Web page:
MANCHESTER, ENGLAND — Ask people to describe Swansea's style of play and most would detail the free-flowing, possession-based approach that has been the hallmark of teams under managers such as Roberto Martinez, Brendan Rodgers and Michael Laudrup over the last decade.

Some have even dubbed them "Swanselona" over the years, a reference to Swansea's passable imitation of Barcelona's preferred style.

Bob Bradley has to decide if it's time for a change.

The American coach was hired by Swansea last week, taking charge of a team that has lost five of its last six games in the English Premier League under the fired Francesco Guidolin and languishes in 17th place.

Bradley arrives with a reputation for preferring a more pragmatic, direct style of football, which would be at odds with what Swansea typically produces. A shift in approach might just be what the team needs to stay up this season.

The 58-year-old Bradley said in his presentation press conference that he likes "good, passing football" and that Swansea has been a team that is "fun to watch," but it's not helping at the moment. Taking the game to Manchester City and Liverpool in the last two rounds, the Swans were brave but ultimately lost both matches. They haven't kept a clean sheet since the opening round.

Next up is a trip to third-place Arsenal on Saturday, something of a daunting introduction to the Premier League for Bradley. Tightening up and being harder to beat might be the name of the game for the new coach.


"Whenever there's a change, at any club, it's a fresh start for everybody," Bradley said Thursday. "You can see that on certain faces, that's clear. Even at a time in a season when it's been difficult, when there's been managerial change, you see enthusiasm and a certain amount of excitement.

"That doesn't automatically mean because you've changed some things, everything's going to come together right away. But, it's a start."

Arsenal has won its last five games in all competitions and can be a devastating force when the team's sprightly attacking unit — containing the likes of Mesut Ozil, Santi Cazorla, Theo Walcott and Alexis Sanchez — is given space to perform. Sanchez, in particular, is thriving as a so-called "false nine" up front in the absence of injured striker Olivier Giroud.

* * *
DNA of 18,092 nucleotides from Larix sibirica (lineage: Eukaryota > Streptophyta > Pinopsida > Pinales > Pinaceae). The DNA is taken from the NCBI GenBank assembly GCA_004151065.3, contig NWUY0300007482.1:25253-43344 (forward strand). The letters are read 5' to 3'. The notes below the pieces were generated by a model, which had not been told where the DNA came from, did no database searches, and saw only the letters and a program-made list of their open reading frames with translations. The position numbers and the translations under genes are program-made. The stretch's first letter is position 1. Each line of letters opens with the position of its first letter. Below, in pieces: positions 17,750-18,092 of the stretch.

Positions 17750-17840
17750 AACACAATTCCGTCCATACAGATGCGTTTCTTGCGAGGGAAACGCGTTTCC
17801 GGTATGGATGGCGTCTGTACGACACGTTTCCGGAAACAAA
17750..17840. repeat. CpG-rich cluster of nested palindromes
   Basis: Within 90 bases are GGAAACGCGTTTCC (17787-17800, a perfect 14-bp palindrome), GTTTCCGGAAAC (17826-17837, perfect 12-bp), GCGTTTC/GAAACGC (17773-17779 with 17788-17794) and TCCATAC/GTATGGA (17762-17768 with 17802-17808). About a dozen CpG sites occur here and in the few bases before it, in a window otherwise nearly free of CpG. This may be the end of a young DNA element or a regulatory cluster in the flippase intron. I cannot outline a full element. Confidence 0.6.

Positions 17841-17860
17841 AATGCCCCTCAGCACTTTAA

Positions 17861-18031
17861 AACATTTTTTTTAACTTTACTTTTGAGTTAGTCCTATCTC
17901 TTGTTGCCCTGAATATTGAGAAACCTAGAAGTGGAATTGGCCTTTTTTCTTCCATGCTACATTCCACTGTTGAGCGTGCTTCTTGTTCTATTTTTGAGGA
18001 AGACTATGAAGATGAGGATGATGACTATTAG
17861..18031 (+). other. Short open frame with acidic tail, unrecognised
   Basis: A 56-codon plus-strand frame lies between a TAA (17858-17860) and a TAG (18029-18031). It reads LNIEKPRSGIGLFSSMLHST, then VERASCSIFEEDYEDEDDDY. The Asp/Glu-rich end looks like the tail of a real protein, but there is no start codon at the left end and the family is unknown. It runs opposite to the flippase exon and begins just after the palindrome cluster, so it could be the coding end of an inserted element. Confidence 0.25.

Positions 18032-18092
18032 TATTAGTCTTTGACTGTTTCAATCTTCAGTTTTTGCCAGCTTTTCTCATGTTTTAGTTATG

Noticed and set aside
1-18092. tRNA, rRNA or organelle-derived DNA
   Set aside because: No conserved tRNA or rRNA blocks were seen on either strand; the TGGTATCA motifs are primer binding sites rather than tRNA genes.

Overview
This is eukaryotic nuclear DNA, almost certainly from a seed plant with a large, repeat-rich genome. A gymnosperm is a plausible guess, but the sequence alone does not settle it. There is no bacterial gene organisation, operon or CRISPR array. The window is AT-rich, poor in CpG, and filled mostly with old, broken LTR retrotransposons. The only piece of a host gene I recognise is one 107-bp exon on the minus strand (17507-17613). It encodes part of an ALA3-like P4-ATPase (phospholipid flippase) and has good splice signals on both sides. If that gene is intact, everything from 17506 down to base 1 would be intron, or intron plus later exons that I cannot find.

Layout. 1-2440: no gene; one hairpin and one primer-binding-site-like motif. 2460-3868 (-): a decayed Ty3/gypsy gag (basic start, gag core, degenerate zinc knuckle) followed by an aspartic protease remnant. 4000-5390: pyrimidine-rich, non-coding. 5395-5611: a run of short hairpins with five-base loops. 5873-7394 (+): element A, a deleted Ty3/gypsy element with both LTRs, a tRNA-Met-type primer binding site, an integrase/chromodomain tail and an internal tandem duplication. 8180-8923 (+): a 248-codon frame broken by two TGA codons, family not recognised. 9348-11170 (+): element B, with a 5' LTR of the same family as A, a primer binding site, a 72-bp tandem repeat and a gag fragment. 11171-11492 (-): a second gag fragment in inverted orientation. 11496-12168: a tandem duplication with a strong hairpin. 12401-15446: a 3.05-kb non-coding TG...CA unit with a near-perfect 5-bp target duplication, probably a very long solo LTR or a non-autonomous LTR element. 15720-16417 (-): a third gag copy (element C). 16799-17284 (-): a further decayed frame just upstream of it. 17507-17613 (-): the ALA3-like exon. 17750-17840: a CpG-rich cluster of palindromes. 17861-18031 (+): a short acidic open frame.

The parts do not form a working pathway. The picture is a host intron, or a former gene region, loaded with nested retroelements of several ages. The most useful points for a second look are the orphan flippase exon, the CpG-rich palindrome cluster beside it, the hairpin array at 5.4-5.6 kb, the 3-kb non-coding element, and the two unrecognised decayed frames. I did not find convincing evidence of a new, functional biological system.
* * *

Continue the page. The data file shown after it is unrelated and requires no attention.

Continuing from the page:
But Arsene Wenger's team can struggle and get frustrated when teams sit back and defend in numbers. Bradley, an experienced, savvy coach who has watched the Premier League from afar for years, values teamwork highly and that will be needed at Emirates Stadium.

"I believe he is equipped to deal with what is requested of him," Wenger said on Thursday, when asked if Bradley would be a success at Swansea.

Bradley will look to continue Swansea's good recent record against Arsenal, with three wins in their last five meetings — most recently a 2-1 win at the Emirates in March.

"It is a tough first game (under Bradley) but we don't mind playing that," Swansea defender Neil Taylor said. "We would be probably written off even if we were in form."

Here's what else to look out for this weekend, when the Premier League resumes after the international break:


It's a first managerial meeting Saturday between two disciples of Johan Cruyff: Pep Guardiola and Ronald Koeman.

Koeman acted as a mentor for a young Guardiola when they played together under Cruyff at Barcelona in the early 1990s, with both players central to the style desired by the late Dutch great.

Now they are two of the most respected coaches around. Guardiola, in his first season in English football, has guided City to first place in the league with six wins from seven games while Everton is in fifth place in Koeman's first season at Goodison Park.


Wayne Rooney would love nothing more than to score against Liverpool on Monday. He may not get the chance.

Rooney has started on the bench for Man United's last two league games and was also dropped by England this week, demoted to a substitute's role against Slovenia on Tuesday.

The former Everton forward has previously said he "hates" Liverpool, comments which are regularly brought up to add an inflammatory edge to what already is traditionally the biggest game in English football. Northwest rivals United (20) and Liverpool (18) have more league titles than any other teams in the country.

Liverpool is in fourth place, three points ahead of sixth-place United.


Boosted by a 2-0 win over Manchester City last time out, second-place Tottenham protects the league's only unbeaten record when it visits West Bromwich Albion on Saturday, when it's also Chelsea vs. Leicester, Bournemouth vs. Hull, Stoke vs. Sunderland and Crystal Palace vs. West Ham.

On Sunday, Middlesbrough hosts Watford and Southampton is at home to Burnley.